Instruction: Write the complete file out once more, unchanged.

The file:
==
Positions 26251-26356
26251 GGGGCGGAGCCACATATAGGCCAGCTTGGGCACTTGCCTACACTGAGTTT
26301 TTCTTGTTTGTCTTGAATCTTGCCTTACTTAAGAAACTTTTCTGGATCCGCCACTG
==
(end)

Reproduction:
Positions 26251-26356
26251 GGGGCGGAGCCACATATAGGCCAGCTTGGGCACTTGCCTACACTGAGTTT
26301 TTCTTGTTTGTCTTGAATCTTGCCTTACTTAAGAAACTTTTCTGGATCCGCCACTG